Greek banks, which play a key role in funding the government, lost about 11 billion euros ($12.5 billion) in deposits in January, according to four bankers who asked not to be named because the data were preliminary. The outflow accelerated from about 4 billion euros in December. Deposits totaled 160.3 billion euros at the end of 2014. B
CBR – Cuts Interest Rates
The latest inflation figures released this week showed prices had rose 13.1 per cent in January from 11.4 per cent at the end of last year. The central bank said it expects consumer price growth to be lower than 10 per cent by January next year. FT / AP
The bank said it expected gross domestic product to fall by 3.2 percent in annual terms during the first half of 2015, following growth of 0.6 percent in 2014. R / NYT
The message some Russia watchers are getting from Friday’s surprise interest-rate cut is this: Start listening more to what President Vladimir Putin’s aides say about monetary policy and less to central bankers.... In comments made just nine days ago, the country’s central bank chief indicated she saw no chance of a rate cut any time soon after inflation soared to a five-year high. A week earlier, though, one of Putin’s most vocal economic aides urged the exact opposite, saying a reduction was needed to bolster the ailing economy. B
Uber has signed up 15,000 drivers in New York since its launch in 2012, resulting in a sharp drop in the number of yellow cabs. The Committee for Taxi Safety said some fleet operators were keeping a fifth of their cars off the road.... the New York Taxi and Limousine Commission has loosened a rule introduced nearly 20 years ago prohibiting the conversion of cars with more than 500 miles on the clock into a yellow taxi. Previously, drivers would have had to purchase or lease a new car from an approved list of vehicles. Drivers will still have to rent or buy a “medallion” FT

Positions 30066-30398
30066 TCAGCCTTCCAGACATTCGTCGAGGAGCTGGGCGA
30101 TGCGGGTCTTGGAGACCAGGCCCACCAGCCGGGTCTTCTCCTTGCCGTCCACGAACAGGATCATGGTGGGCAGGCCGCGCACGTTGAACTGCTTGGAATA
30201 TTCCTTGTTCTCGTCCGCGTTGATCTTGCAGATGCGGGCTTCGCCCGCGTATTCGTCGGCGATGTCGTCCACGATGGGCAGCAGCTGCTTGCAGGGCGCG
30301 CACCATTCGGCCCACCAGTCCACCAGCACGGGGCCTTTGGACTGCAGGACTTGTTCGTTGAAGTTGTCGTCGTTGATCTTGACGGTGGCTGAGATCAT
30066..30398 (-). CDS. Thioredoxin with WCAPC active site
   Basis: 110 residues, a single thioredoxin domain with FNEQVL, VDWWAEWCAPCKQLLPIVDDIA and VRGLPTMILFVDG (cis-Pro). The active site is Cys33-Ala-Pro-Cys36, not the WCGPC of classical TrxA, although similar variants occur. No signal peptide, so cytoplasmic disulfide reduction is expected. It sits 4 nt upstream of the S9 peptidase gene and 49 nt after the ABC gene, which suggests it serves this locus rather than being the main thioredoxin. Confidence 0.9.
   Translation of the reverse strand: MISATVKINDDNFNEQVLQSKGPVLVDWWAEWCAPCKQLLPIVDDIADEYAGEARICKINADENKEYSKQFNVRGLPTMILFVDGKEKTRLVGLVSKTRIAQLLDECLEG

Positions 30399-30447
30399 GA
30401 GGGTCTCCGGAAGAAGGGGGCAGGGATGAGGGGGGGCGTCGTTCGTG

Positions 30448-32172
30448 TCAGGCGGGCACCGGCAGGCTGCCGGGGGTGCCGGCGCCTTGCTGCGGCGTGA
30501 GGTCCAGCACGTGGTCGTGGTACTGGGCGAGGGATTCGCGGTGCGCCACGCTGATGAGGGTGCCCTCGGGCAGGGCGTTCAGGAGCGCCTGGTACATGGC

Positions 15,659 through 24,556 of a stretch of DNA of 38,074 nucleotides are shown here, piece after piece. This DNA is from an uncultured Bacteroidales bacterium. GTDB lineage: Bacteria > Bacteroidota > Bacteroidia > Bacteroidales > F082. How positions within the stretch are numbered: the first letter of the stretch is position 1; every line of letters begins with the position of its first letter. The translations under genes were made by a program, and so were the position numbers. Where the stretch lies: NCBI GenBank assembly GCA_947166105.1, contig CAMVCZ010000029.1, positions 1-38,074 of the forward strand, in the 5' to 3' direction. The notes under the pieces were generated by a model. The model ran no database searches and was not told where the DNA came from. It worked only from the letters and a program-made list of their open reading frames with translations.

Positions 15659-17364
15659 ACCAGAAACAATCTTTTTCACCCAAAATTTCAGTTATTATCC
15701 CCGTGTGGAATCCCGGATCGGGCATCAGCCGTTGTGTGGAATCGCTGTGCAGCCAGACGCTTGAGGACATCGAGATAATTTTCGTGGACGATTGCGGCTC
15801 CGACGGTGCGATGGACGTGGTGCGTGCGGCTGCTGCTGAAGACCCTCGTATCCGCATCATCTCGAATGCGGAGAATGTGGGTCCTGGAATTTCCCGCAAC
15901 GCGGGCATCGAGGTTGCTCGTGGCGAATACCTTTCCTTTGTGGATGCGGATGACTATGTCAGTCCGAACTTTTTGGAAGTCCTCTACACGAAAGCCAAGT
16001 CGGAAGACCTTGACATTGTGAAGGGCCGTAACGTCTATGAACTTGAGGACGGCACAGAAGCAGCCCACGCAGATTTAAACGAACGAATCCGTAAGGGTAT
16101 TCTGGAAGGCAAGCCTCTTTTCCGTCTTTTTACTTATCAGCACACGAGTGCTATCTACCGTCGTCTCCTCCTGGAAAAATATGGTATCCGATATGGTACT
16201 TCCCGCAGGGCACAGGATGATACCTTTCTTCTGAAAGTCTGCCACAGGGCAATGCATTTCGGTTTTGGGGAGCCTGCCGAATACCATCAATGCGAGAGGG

Uber – Hard-Driving Service Gives Compromise a Try
In cities where new laws are being written for app-based car services, Uber is more willing to go along with requirements such as providing wheelchair-accessible vehicles and, during emergencies, capping fares charged by its “surge pricing” system. Executives say they are aiming to make Uber explicitly legal everywhere it operates, up from just 22 cities and states now. Many cities lack rules for car services like Uber, which says it isn’t bound by traditional taxi regulations because it owns no cars and employs no drivers. WSJ
on Friday, in an uncommon display of humility, Uber pledged to strengthen its user data privacy practices, acknowledging that “we haven’t always gotten it right.”...
Some also noted that Uber had partnerships with image-conscious companies like Spotify, United Airlines and Starbucks, and that future partnerships could be at risk if its reputation did not improve. NYT
Uber – Job creator?
Ninety percent of online respondents said they drive fewer than 35 hours a week. Once they join Uber, most drivers are keeping their job outside of the car. ... About 40 percent of drivers say Uber is their only job. An equal share say they make more money from their other job. A
Ships – Maersk in Talks Over $1.5b Order
Ships – Japan’s leading builder to invest in new dock
|TRADE & TRANSPORTATION||Top|
TTIP – German automakers lobby for trade deal
TTIP – German fear of tribunals threatens trade dea
Ironically, Germany invented the international tribunal system and has been the leading proponent of arbitration clauses in bilateral trade deals since the 1960s. If arbitration is cut from TTIP, the EU will leave itself open to a charge of double standards — that it is not giving US companies the same rights that European companies enjoy when investing within the EU. Trade officials in Brussels insist a new type of arbitration system can be crafted that will both guarantee investors’ rights and secure transparency. FT